Thursday, September 29, 2016

Singapore Swing

It's been a good three years since Little A was last on a plane. At age 5, he absolutely couldn't bear clapping, and two consecutive trips made that summer were a real challenge as he was always on high alert and would melt down at the slightest provocation.

We made a lot of road trips with him in the years in between, and he took it upon himself to desensitize himself to applause, so much that these days his favorite activity is "conducting" pretend concerts with lots of clapping and cheering at the end.

Since Big A and I have been on so many overseas trips these past two years, I asked if we could please take Little A somewhere. He agreed to a Singapore trip with much trepidation, and on the condition that the Au Pair came along.

We booked an apartment in the city for three nights, bought seats on the flagship carrier that has long been known in the expat circles to have the most accommodating crews for special needs children,  girded our loins, and packed our bags.

I had confidence in our son, but was naturally apprehensive, and enlisted the help of his teachers and therapists to prepare him for the trip. I saved his favourite YouTube videos for offline viewing, prepared pre-cut paper and markers for in-flight desktop activities, and had his snacks, books, and toys on hand.

D Day came, and Little A exceeded all our expectations at every turn. He got through the airport and tolerated the plane ride, despite being extremely anxious, without a single tantrum or tear, and when we entered the flat that was to be home for three nights settled down instantly and never wanted to leave.

Our activities were things we knew he would enjoy, and one big question mark on the last day, when we were to meet up with his godmother and uncle, Big A's sister and brother in law, who lived in Singapore.

The Night Safari, Singapore Zoo, and River Safari were like dreams come true for him as he saw and fed his favourite animals. Then came Challenge Day - Universal Studios.

Neither Big A nor I has ever been fond of theme parks, and as children we were never taken to any. But we figured it might be something to try, to see how Little A would react. We were fully prepared to buy tickets and get a refund, or to spend a few minutes and then leave.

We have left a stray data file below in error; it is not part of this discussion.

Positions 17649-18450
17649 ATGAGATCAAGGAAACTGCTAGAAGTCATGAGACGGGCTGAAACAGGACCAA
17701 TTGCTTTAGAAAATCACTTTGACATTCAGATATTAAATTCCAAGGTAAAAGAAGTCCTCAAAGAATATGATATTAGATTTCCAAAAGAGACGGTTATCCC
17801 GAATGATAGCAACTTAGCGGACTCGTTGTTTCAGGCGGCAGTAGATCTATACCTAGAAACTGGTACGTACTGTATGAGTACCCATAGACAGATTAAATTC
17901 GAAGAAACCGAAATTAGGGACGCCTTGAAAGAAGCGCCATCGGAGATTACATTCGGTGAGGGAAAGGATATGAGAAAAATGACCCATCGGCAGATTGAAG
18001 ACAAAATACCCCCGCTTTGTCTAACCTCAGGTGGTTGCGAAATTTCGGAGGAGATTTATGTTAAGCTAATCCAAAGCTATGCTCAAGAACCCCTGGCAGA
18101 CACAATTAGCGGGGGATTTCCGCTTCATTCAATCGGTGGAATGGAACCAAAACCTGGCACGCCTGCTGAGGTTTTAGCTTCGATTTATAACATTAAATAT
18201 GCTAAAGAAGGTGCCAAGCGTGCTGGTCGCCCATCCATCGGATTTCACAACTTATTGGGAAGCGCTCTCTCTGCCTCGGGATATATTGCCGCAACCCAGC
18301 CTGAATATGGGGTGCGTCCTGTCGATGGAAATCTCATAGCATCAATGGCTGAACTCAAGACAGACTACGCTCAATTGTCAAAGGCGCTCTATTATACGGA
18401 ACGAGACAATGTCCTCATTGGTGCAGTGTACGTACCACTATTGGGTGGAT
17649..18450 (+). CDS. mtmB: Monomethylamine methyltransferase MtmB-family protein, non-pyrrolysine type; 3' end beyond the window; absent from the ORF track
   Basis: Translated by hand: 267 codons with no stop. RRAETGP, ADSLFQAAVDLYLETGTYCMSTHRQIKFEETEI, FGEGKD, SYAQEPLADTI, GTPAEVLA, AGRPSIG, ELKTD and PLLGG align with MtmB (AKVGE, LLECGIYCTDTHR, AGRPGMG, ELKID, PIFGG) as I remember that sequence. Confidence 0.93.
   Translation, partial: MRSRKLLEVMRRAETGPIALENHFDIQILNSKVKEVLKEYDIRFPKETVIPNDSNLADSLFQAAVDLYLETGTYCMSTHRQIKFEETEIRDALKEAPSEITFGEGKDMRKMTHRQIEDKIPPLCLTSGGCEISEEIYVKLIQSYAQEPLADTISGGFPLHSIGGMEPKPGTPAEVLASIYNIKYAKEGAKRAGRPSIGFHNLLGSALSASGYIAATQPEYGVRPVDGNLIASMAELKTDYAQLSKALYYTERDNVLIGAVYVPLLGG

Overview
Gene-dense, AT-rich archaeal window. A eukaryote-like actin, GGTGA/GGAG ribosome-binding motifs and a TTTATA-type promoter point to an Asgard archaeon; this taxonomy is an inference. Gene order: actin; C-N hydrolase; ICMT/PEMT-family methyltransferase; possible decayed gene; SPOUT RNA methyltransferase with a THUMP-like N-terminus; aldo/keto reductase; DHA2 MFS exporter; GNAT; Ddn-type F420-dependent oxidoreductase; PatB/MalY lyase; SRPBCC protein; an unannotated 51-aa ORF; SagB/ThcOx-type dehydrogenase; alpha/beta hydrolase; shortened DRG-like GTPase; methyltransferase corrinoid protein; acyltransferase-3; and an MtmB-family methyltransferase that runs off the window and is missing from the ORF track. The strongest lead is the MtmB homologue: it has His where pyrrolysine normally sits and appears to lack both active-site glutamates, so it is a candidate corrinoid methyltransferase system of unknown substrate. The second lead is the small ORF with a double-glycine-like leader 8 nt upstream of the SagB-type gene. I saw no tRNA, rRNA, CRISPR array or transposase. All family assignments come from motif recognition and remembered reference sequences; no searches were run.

Little A, once again, surprised us. He entered the noisy, sensory overloading main gate, and typed on his iPad, "wait brave". We sat on a bench by the turnstiles to wait for him to gather the courage to move into the main park. No tears, no tantrums.

After about 15 minutes, and two quick recon walks by myself and the Au Pair to "check" for possible scary things, Little A shielded his eyes, kept on his earphones, and walked down the main street.

Slowly, we made our way through the park, always at his side, reassuring him that nothing would happen unless he wanted it to.

By the time we got to the more child-friendly zones, he had relaxed enough to sit down with a book while Big A and the Au Pair went on a ride. We had lunch, then Big A and I went on a scary roller coaster while Little A and the Au Pair sat in the shade to wait for us. We sat in a cafe and he watched the Sesame Street puppet show through the window, and then we headed for his favourite toy store as a treat.

So, challenge day was a complete success. The flight home was uneventful, and the days since have been spent looking at the photos, finding videos of the Zoo, and looking forward to the next time we visit.

Wednesday, September 14, 2016

Building Blocks


One main challenge for individuals with autism is expressing creativity. They are known to be amazing mimics, and clever teachers and parents can use this as a stepping stone towards individual expression.

Unlike other boys his age, Little A was never particularly interested in Lego. He liked the ready-made Playmobil sets, where you just had to assemble the land and add the characters. Creating his own creatures, worlds or objects, not so much.

But recently, at his favourite toy store, he has been sitting at the Lego table, first recreating 2D images, and occasionally asking for help in adding more elements. I was tasked with building a moon and stars out of four sided bricks, and I am not sure I entirely succeeded, but my son was happy enough with my block figures.

He is now also past the stage of putting things in his mouth, hallelujah! So the next items on his wish list will be his own sets of bricks and a base mat. I look forward to seeing the worlds he will create.